Tell us a bit about yourself, and your training and career to date?
I’m a countertenor from Maldon in Essex and I have just completed my first year of studying music at New College, Oxford. I started singing at the age of nine in my local parish church choir. When I started my A Levels I began singing lessons with Colin Baldy and continued to do so when I held a choral scholarship at Chelmsford Cathedral for a year.
How long have you been involved in Oxford Bach Soloists and in what role?
I have been involved with OBS for just under a year, ever since Tom Hammond-Davies asked me if I would be interested in singing a concert of Bach every month – of course I said yes! At New College we already perform a reasonable amount of Bach’s music, however performing with OBS has opened me to even more of Bach’s exceptional compositional output. Over the past year I have been fortunate to have opportunities in the chorus and as a soloist, both proving to be a great joy.
Which other musical ensembles are you involved with?
My principal ensemble is the choir of New College, around which all my other musical activities lie. Last year I set up the Wykeham Consort, a vocal and ensemble specialising in Baroque music. Next year I will be the principal conductor of the University Chorus.
Tell us some highlights of your career to date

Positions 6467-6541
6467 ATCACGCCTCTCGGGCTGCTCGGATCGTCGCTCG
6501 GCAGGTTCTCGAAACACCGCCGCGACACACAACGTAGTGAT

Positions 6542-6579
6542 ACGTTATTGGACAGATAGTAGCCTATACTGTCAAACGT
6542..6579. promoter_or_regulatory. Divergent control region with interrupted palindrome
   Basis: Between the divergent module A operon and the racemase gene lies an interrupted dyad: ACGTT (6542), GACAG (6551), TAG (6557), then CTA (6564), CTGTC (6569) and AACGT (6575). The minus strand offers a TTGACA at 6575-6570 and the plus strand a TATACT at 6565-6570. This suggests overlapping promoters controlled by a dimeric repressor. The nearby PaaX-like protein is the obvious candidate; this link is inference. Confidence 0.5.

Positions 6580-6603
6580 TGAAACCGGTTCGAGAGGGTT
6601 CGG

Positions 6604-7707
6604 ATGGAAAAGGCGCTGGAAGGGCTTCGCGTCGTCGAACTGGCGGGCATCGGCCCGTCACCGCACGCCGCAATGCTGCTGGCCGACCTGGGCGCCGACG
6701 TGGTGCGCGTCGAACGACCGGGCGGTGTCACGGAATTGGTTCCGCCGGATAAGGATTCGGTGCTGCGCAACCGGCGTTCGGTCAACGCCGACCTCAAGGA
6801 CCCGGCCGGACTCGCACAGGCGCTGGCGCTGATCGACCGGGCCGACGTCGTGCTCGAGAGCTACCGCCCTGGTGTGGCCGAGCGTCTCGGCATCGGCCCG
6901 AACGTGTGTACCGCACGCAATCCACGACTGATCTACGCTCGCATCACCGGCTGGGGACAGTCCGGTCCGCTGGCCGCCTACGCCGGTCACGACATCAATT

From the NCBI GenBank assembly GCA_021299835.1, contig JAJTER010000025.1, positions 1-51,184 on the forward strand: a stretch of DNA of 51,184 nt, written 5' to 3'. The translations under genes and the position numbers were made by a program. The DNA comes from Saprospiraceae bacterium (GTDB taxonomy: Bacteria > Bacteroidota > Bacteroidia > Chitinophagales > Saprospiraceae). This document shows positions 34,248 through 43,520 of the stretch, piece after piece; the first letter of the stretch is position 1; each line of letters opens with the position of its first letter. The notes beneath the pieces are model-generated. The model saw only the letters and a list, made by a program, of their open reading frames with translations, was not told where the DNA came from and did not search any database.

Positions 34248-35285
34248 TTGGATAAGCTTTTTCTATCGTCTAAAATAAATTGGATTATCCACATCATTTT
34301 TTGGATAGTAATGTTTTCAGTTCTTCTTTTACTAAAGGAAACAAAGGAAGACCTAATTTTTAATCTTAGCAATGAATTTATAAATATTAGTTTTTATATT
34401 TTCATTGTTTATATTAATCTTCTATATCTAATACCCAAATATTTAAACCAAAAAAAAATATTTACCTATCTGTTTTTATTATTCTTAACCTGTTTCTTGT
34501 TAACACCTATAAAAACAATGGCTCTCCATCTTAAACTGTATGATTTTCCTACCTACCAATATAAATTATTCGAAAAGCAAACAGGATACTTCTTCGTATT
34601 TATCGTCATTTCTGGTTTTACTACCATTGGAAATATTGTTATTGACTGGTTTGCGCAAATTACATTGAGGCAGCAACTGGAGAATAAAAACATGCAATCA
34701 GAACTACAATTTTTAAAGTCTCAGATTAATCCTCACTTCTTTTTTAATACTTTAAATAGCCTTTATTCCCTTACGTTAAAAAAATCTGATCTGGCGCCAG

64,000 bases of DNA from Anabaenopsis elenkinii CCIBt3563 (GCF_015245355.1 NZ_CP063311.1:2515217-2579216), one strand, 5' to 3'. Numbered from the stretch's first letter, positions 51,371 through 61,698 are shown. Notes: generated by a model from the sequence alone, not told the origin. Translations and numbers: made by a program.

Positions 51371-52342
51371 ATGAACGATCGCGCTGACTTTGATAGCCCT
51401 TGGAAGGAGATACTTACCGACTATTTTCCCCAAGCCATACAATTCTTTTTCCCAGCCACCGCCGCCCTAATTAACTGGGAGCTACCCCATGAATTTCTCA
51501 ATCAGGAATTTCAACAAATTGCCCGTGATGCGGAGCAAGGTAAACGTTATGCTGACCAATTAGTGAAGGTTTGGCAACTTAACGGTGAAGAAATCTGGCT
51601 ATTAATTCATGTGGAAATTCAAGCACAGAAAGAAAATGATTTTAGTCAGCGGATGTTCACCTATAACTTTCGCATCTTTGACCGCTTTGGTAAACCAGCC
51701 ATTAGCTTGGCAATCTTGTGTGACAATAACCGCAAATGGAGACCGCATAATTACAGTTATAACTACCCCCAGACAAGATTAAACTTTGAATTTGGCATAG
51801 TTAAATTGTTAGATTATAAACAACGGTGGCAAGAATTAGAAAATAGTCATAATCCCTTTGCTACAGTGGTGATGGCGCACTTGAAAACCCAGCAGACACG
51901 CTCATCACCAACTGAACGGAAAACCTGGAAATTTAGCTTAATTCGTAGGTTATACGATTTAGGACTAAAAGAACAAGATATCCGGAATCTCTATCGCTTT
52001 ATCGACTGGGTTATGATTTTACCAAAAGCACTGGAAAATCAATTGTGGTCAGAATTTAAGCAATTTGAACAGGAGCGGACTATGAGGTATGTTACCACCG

I have been fortunate to sing the alto solos in Bach’s St Matthew Passion and St John Passion, as well as Bach’s B Minor Mass. In Hilary term I was greatly honoured to participate in a series of masterclasses with arguably the most famous countertenor in the world, Andreas Scholl. For me, many of the greatest experiences in my musical career have been in the form of my contribution to the daily liturgy. There is nothing quite like performing music in the specific situation for which it was composed.
Tell us about Bach’s writing for altos. What are the challenges? How does his approach compare to other composers?
It is a great pleasure to sing Bach’s music, particularly given the fact that he writes such excellent alto parts. When one considers the role of the alto voice in his greatest works, one is struck by the way in which Bach tends to give the moment of the culmination of the entire work to the alto. In the St John Passion it is ‘Es ist vollbracht’, and in the St Matthew Passion he gives the centrally placed aria ‘Erbarme dich’ to the alto and, of course, the alto is given the ‘Agnus Dei’ in the B Minor, arguably one of the greatest arias ever written.
Bach’s writing is remarkable for it’s elasticity; it’s simultaneous sense of weight and yet extreme lightness. It has the capacity to be ebullient on one hand and then shockingly venomous on the other. While some composers can often seem somewhat four-square, I never find this to be the case for Bach. His music is so finely wrought but never excessive or self-absorbed and, in my opinion, covers the whole gamut of human emotion.
What do you see as a value of ensembles like OBS to young aspiring musicians?
I believe that ensembles like OBS thrive off the input of young performers. As a younger musician, it is also wonderful to have the involvement of more experienced professionals who offer an unflappable sense of being at ease with the music. It is a joy to have a conductor in Tom Hammond-Davies who takes great care in the preparation of the music and evidently loves being involved in the corporate act of performance. I thoroughly enjoy singing alongside people who clearly relish performing such exciting music and I look forward to future opportunities with the ensemble.